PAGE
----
CRISTALLOIDI E COLLOIDI PDF

The Colloid Crystalloid Question • Is one of the oldest. • Basic yet fundamental question. • The first intervention given. • To every patient. • Often several litres. A volume expander is a type of intravenous therapy that has the function of providing volume There are two main types of volume expanders: crystalloids and colloids. Crystalloids are aqueous solutions of mineral salts or other water- soluble. Colloids and crystalloids are types of fluids that are used for fluid replacement, often intravenously (via a tube straight into the blood).

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The choice of fluids may also depend on the chemical properties of the medications being given. Participants had traumaburns, or medical conditions such as sepsis. Goal-directed fluid therapy is cristallodii with either crystalloid or HES. We found moderate-certainty evidence that there is probably little or no difference between using starches or crystalloids in mortality at: No difference in the incidence of postoperative complications was seen between the groups.

Crystalloid or colloid for goal-directed fluid therapy in colorectal surgery.

We are uncertain whether they are better than crystalloids at reducing death, need for blood transfusion or need for renal replacement therapy filtering the blood, with or without dialysis machines, if kidneys fail when given to critically ill people who need fluid cristalloido.

Colloids versus crystalloids for fluid resuscitation in critically ill patients.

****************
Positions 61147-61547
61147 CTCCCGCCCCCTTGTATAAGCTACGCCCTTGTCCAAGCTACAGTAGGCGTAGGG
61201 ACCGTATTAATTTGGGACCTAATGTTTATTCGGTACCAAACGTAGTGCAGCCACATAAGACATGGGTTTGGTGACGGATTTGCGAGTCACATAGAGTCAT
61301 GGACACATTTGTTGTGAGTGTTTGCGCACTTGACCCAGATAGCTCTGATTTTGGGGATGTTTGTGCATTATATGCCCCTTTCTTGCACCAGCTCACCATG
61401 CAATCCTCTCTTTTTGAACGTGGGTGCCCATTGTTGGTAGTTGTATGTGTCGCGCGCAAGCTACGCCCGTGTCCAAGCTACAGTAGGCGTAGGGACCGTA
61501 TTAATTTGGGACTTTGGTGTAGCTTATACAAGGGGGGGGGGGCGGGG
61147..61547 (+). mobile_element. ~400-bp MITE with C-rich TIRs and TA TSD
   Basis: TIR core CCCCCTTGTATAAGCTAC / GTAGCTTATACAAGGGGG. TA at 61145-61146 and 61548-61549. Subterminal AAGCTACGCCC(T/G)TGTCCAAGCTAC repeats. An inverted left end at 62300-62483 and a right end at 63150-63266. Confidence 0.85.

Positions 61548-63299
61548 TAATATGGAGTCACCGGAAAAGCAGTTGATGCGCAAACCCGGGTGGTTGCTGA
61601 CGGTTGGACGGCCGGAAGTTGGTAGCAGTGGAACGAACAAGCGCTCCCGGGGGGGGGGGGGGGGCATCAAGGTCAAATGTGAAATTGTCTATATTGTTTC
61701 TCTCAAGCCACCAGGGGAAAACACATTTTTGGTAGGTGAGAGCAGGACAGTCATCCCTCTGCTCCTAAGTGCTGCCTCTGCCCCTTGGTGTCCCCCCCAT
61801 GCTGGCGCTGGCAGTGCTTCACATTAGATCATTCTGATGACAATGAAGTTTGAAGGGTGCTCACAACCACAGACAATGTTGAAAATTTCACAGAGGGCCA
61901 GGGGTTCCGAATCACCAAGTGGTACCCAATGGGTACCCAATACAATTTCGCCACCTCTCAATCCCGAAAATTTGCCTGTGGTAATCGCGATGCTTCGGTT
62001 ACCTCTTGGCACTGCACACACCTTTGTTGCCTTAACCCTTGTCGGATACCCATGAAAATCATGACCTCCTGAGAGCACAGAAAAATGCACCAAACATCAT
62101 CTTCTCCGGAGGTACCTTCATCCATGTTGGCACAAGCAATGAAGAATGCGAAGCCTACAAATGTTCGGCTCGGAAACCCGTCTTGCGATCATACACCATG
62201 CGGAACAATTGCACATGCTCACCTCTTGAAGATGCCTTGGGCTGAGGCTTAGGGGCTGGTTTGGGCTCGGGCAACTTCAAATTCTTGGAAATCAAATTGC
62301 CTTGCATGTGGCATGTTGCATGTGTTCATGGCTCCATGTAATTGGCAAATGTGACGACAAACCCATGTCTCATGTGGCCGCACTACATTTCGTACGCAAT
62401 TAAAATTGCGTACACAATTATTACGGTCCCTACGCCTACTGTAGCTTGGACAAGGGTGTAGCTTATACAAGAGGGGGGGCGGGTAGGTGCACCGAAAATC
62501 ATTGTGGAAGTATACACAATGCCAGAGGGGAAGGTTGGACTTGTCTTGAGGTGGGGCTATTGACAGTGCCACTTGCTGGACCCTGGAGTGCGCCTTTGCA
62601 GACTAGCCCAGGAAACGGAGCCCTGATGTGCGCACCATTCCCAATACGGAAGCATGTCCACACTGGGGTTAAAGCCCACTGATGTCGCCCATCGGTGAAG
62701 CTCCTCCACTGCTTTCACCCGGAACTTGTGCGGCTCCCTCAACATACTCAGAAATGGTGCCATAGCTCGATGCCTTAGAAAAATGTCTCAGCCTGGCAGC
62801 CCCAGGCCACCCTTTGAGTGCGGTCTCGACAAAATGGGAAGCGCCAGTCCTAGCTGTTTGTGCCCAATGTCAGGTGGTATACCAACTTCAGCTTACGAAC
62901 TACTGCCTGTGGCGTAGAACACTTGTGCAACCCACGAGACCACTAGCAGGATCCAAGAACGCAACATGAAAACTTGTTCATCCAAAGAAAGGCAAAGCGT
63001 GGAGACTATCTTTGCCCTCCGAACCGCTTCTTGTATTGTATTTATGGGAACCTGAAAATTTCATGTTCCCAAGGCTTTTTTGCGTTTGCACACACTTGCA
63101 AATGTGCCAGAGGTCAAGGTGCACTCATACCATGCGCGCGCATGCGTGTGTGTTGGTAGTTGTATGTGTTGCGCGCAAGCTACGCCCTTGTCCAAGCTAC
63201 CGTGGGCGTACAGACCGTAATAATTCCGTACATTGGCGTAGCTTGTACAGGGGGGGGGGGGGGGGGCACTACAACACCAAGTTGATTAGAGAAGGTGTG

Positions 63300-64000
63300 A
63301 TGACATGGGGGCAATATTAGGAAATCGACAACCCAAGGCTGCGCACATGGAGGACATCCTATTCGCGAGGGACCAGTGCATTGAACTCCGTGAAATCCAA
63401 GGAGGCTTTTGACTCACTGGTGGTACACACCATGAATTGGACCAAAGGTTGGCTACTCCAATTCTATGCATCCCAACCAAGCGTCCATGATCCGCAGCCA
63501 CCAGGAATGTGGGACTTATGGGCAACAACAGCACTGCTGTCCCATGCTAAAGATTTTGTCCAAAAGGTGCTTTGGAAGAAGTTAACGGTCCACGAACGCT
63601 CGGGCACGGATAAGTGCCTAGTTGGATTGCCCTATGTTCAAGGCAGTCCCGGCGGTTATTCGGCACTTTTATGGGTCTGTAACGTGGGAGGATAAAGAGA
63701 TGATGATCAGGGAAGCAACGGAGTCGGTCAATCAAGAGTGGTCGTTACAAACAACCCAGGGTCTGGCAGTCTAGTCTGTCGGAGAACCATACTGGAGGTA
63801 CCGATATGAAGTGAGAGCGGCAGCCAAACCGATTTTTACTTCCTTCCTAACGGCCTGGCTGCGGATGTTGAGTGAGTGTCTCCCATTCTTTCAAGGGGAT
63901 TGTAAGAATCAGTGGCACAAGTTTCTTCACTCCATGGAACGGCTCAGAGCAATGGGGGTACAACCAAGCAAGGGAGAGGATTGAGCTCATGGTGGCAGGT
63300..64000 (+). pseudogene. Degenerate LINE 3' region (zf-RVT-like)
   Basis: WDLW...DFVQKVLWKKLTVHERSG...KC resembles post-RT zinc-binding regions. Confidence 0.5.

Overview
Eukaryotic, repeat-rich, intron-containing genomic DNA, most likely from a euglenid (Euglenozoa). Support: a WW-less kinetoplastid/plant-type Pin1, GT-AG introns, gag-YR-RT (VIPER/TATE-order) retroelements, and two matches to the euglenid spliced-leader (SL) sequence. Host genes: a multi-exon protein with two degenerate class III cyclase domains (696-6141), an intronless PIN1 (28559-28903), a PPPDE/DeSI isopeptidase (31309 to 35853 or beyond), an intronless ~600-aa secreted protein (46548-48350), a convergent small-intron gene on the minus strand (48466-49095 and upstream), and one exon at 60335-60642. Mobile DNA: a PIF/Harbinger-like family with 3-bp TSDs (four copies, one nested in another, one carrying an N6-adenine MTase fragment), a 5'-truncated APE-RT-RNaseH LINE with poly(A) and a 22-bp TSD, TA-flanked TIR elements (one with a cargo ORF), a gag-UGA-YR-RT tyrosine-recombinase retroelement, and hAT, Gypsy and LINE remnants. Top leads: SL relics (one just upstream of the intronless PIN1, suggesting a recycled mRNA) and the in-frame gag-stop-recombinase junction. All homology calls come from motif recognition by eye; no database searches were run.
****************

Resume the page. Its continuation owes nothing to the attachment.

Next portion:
We are uncertain whether using dextrans, albumin or FFP, or crystalloids affects the need for blood transfusion. It may be vristalloidi for fluid replacement. Since the lost blood was replaced with a suitable fluid, the now diluted blood flows more easily, even crisatlloidi the small vessels. We noted risk of selection bias in some studies, and, as most studies were not prospectively registered, risk of selective outcome reporting.

For the most updated list of ABA Keywords and definitions go to https: Cochrane Database Syst Rev. Gelatins versus crystalloids We found low-certainty evidence that there cgistalloidi be little or no difference between gelatins or crystalloids in mortality: Critically ill people may lose fluid because of serious conditions, infections e.

Similarly, evidence for adverse events is uncertain. Similarly, we are uncertain if colloids or crystalloids increase the number of adverse events. Certainty of the evidence Some study authors did not report study methods clearly and many did not register their studies before they started, so we could not be certain whether the study outcomes were decided before or after they saw the results.

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We found moderate-certainty evidence that using starches for fluid replacement probably slightly increases the need for renal replacement therapy.

Conclusions Using colloids starches; dextrans; or albumin or FFP compared to crystalloids for fluid replacement probably makes little or no difference to the number of critically ill people who die. The primary outcome measure was the incidence of gastrointestinal GI morbidity on postoperative day 5.

A patient at rest uses only 25 percent of the oxygen available in their blood. Key results We found moderate-certainty evidence that using colloids starches; dextrans; or albumin or FFP compared to crystalloids for fluid replacement probably makes little or no difference to the number of critically ill people who die within 30 or 90 days, or by the end of study follow-up.

Secondary outcome cristalloivi included the incidence of postoperative complications, hospital length of stay, and the effect of trial fluids on coagulation and inflammation. Using starches, dextrans, albumin or FFP moderate-certainty evidenceor gelatins low-certainty evidenceversus crystalloids probably makes little or no difference to mortality. This is roughly 4 times more concentrated than medical “normal saline” of 0.